Mrs. Lewis was very emotional over the phone and couldn't bear to come in with her husband to pick up the body. Because the death of a patient is a sensitive time for everyone, hospital policy has been to send a bill and a sympathy card at a later time.
Unfortunately, a pattern has developed with Mrs. Lewis. When she does manage to "compose" herself, she often calls to complain about her bill. It seems that Mrs. Lewis feels that since she has had such a good relationship with the doctor and that she has been coming in for so many years she should qualify for a "frequent flyer" type of pricing arrangement. Even though several hundred people in the practice have spent more money than Mrs. Lewis over the years, she has half jokingly remarked to various clients that she has paid for about 50 percent of the hospital by now. Today Mrs. Lewis is not in a joking mood.
Joanne walks to the back and finds Dr. Gordon finishing up a prescription for "Jessie" Jones, an aging English Setter with arthritis. Malcolm Smith is bending his ear about the new arthritis "cure" available through Acme Smackmee at huge introductory savings. Dr. Gordon listens as Joanne states that Mrs. Lewis would like to speak with him now. Dr. Gordon grunts and continues to talk to Malcolm.
Joanne trots back to the front and now sees four people at the counter including Mrs. Johnson with her cat, Barney. Three apparently unclaimed children have appeared in the vicinity of the over-the-counter display. Just then Dr. Gordon calls on the intercom to ask Joanne for assistance in the back with a toenail trim.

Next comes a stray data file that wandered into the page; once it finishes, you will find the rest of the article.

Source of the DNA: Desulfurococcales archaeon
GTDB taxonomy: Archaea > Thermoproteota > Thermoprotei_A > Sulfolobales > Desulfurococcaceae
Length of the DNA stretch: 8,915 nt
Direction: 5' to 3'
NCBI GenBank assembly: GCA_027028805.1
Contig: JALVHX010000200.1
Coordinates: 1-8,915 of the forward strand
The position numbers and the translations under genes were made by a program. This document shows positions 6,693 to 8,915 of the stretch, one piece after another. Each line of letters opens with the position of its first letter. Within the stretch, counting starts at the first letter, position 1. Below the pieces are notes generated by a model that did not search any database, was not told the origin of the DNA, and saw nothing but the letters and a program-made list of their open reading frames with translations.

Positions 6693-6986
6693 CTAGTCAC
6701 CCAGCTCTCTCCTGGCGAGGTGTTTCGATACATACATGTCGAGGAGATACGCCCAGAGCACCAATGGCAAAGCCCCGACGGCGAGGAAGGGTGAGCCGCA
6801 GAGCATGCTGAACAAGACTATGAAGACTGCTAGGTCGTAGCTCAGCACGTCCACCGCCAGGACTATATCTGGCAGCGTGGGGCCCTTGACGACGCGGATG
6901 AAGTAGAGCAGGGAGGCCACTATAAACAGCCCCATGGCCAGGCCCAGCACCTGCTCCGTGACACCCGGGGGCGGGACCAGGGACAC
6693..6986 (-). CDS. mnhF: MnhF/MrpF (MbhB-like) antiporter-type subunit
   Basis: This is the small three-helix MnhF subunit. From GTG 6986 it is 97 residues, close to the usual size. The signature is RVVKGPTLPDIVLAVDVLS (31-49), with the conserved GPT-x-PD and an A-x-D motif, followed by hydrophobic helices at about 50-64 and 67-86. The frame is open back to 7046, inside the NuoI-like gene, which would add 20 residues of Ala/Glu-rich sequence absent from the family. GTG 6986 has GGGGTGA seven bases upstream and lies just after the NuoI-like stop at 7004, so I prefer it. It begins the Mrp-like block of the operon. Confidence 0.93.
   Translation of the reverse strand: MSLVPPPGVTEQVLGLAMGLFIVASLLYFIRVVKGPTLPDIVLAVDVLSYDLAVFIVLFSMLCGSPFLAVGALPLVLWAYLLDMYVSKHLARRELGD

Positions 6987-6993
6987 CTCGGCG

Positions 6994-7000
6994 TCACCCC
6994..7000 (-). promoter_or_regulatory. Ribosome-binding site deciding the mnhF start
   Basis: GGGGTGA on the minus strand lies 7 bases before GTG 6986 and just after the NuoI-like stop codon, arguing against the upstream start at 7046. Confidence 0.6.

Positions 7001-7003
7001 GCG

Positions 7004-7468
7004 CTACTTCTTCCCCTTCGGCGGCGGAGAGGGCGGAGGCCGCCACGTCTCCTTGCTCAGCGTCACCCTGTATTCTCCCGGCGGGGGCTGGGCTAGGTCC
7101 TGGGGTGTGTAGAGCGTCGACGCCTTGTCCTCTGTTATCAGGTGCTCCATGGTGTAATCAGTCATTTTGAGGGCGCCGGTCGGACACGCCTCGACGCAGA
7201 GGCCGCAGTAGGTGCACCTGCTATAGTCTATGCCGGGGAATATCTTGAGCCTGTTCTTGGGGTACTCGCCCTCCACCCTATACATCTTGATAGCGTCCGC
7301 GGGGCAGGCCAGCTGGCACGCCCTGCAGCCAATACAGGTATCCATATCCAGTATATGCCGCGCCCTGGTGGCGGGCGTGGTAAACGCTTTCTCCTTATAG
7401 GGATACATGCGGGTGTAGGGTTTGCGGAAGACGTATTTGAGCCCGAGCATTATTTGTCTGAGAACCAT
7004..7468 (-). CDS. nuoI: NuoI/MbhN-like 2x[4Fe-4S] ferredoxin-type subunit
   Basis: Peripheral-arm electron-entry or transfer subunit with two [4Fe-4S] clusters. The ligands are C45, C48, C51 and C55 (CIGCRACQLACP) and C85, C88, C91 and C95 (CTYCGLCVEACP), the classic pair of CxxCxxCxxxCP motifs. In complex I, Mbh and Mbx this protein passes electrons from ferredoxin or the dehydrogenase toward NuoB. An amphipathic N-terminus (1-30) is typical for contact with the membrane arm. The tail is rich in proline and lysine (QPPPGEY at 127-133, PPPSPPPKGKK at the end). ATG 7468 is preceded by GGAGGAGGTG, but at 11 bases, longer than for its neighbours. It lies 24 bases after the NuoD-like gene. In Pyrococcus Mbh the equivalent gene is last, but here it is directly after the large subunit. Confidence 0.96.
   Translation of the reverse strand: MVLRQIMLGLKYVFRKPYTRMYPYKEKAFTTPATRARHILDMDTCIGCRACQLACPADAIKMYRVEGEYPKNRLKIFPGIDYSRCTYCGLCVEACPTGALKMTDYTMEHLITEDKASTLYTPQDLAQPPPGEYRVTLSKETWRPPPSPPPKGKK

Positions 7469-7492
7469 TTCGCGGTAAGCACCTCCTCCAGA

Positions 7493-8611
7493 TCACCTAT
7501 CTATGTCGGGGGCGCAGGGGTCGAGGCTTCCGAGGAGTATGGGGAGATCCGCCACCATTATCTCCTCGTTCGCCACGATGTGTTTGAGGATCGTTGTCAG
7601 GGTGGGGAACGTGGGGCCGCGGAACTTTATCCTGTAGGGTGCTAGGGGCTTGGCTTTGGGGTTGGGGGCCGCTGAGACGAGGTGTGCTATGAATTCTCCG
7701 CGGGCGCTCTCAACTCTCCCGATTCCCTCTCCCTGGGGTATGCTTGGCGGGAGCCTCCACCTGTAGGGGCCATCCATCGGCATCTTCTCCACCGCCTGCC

She has several options at this point:
* A. Call 911
* B. Call for an emergency drop shipment of chocolate.
* C. Try to compose herself and manage as best she can.
* D. Videotape the proceedings for Animal Planet.
Although the answer is C, composing oneself in this circus atmosphere will be challenging.
Is this a busy hospital?
Of course this hospital is busy-but is it productive or even professional? As far I can tell, no business has yet to be transacted, yet this hospital is extremely busy. This is a hospital out of control, and the doctor seems to be enjoying himself. If this is a typical day at Elsewhere Animal Hospital, then financial and professional success will be elusive for Dr. Gordon.
Out of control
The issue for this hospital is not that it is busy, but that it is out of control.
In fact, the inmates are running the prison. Dr. Gordon obviously relishes the idea that his opinion is in great demand and that he runs a friendly and open veterinary clinic. He has, however, let the clients (and the drug rep) run the entire production, and he is merely a puppet in his own puppet show. Many of his clients have, in fact, become parasites of the practice.
Mrs. Johnson-the time parasite
Most receptionists get calls from this type of client on a daily basis.
They are sometimes lonely people who just want to talk about themselves and their pet's medical conditions.